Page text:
The long creative process

Siddhi Jhuvekar

Nirali Shah

On day four, Siddhi Jhuvekar’s (Mumbai) Mangalacharana and pure dance Pallavi, both characteristic in Odissi , followed by ‘Celebration of Woman’ with her forms as Goddess Durga, Goddess Saraswati, the earthly Sohini as also Mother, demonstrate her basic training trying to come to terms with the beautiful fourfold bhangas and other body movements for visual expression. She is yet in the process of dropping inhibitions and attaining the expressive lyrical flow with its nuances, which is so special to the form.

Mythical references such as what divine beings played the instruments at the time Lord Shiva performed Sandhya Tandava, which Nirali Shah (Ahmedabad) presented in Kuchipudi style, followed by Simhanandini as part of which, besides drawing a lion on a canvas, the dancer demonstrated some of the nuances of Gati, Chari and Karana spelt out in the Natyashastra, help both the dancer and the rasika understand the form better. Over the years, Nirali has developed better expression and is on her way to having a graceful flow in movement.

Dimpee Baishya could not turn up for Sattriya dance owing to unavoidable circumstances.

Vijaypal Pathloth

Kalamandalam Nimmi

Geetanjali Acharya

Vijaypal Pathloth, a tall Kuchipudi dancer with a modernist demeanour, who interestingly pursues a doctoral study in dance as a therapy, began with Vinayaka Kauthvam and went on to do Tarangam with ease and clarity depicting well-known episodes associated with Krishna’s life, each conveying the idea of a human being in earnest seeking to be part of the element of ananda personified in an endearing divine form. The idea culminated in his dance on a brass plate, always seen to find a popular audience response.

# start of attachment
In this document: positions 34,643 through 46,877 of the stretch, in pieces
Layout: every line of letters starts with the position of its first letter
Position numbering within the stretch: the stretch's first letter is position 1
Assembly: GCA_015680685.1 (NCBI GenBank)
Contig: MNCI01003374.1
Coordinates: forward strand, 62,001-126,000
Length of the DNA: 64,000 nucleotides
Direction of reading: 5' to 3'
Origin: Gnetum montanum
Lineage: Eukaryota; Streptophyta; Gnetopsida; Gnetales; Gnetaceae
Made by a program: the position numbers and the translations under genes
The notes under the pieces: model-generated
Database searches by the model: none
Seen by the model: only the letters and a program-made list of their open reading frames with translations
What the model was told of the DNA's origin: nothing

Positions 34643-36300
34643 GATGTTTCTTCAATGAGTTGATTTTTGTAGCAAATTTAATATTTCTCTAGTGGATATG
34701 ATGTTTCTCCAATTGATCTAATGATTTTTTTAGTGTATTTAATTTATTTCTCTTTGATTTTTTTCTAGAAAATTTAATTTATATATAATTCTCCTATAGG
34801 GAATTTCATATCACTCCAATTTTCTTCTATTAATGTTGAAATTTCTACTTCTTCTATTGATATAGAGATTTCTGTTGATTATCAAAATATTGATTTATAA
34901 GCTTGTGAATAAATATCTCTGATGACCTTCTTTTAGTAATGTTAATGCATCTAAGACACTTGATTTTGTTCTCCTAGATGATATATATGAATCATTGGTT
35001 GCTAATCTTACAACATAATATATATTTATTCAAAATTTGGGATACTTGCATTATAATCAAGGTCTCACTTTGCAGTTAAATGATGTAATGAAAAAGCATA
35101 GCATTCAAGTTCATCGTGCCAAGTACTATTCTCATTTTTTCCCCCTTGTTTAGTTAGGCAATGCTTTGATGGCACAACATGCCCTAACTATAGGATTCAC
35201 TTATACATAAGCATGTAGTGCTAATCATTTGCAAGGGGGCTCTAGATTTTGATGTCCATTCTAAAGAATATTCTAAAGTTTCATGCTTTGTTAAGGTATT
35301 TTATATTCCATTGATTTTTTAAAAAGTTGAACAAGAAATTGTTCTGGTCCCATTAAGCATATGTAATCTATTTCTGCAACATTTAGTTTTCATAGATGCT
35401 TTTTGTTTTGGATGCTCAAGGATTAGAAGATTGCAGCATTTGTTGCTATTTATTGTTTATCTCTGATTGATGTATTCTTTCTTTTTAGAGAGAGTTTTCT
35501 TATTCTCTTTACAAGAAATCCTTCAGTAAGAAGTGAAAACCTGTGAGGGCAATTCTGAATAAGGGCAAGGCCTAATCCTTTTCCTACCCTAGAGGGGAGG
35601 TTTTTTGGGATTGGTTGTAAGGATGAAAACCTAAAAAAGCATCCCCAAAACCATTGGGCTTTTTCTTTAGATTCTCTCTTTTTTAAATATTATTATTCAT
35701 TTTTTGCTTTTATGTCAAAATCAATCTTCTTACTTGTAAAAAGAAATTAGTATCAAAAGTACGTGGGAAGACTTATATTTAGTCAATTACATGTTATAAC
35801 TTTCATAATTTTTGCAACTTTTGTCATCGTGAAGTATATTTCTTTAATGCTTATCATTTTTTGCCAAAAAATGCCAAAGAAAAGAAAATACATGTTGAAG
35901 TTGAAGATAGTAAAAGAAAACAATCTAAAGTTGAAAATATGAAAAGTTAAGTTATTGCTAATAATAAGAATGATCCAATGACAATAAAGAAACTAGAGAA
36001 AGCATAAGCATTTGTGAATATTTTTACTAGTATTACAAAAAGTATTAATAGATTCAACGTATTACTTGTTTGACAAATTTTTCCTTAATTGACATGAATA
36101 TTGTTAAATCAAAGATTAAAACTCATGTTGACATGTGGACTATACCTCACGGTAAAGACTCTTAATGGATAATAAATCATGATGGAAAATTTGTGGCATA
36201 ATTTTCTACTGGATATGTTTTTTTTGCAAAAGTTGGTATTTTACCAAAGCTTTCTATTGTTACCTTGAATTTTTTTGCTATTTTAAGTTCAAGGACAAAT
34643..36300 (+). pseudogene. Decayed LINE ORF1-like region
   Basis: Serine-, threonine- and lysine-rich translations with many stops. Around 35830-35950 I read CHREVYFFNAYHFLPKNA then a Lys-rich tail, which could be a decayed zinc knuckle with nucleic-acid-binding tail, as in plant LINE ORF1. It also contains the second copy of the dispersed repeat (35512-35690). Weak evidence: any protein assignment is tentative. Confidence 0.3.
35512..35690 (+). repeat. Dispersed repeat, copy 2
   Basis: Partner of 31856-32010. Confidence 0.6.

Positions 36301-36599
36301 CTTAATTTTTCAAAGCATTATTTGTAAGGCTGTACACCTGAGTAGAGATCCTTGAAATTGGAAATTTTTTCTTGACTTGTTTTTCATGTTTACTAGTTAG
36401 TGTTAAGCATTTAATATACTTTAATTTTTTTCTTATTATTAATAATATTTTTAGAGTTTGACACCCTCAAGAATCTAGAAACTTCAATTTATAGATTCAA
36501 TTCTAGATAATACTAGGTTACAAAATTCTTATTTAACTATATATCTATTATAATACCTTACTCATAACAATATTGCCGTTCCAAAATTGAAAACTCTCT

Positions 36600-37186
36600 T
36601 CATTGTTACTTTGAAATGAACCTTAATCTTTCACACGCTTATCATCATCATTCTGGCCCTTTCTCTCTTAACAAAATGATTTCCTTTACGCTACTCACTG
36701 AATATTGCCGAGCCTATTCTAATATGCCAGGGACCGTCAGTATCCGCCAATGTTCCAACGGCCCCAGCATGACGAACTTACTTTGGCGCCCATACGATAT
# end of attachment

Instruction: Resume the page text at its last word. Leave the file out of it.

Kalamandalam Nimmi’s Mohiniattam performance was marked with the dance form’s characteristic suppleness. She delicately and with warm veneration invoked sarvavighna-naashaka Lord Ganesh followed by cameos of vasakasajja nayika, who longingly prepares for the arrival of her lover, and as kalahanta nayika goes back to the avoidable quarrel she had had with him. She was particularly in her elements when with felicitous mudras she invoked the Lord of Dance in her Shiva Stuti.

Offering praises to Lord Jagannath when Geetanjali Acharya did her abhinaya to a clearly enunciated Kede chhanda jana lo sahi …, Banamali’s devotional song on child Krishna with portrayals like the Putana episode, Kaliyamardana and Vishwaroopa Darshan, she emerged as a precocious Odissi dancer capable of all those sinuous moves with the elegant fluidity of a rich flowing river. She brought Kelucharan Mohapatra’s impeccable choreography alive even as preparations were on back home at Srjan for a commemorative tribute to him.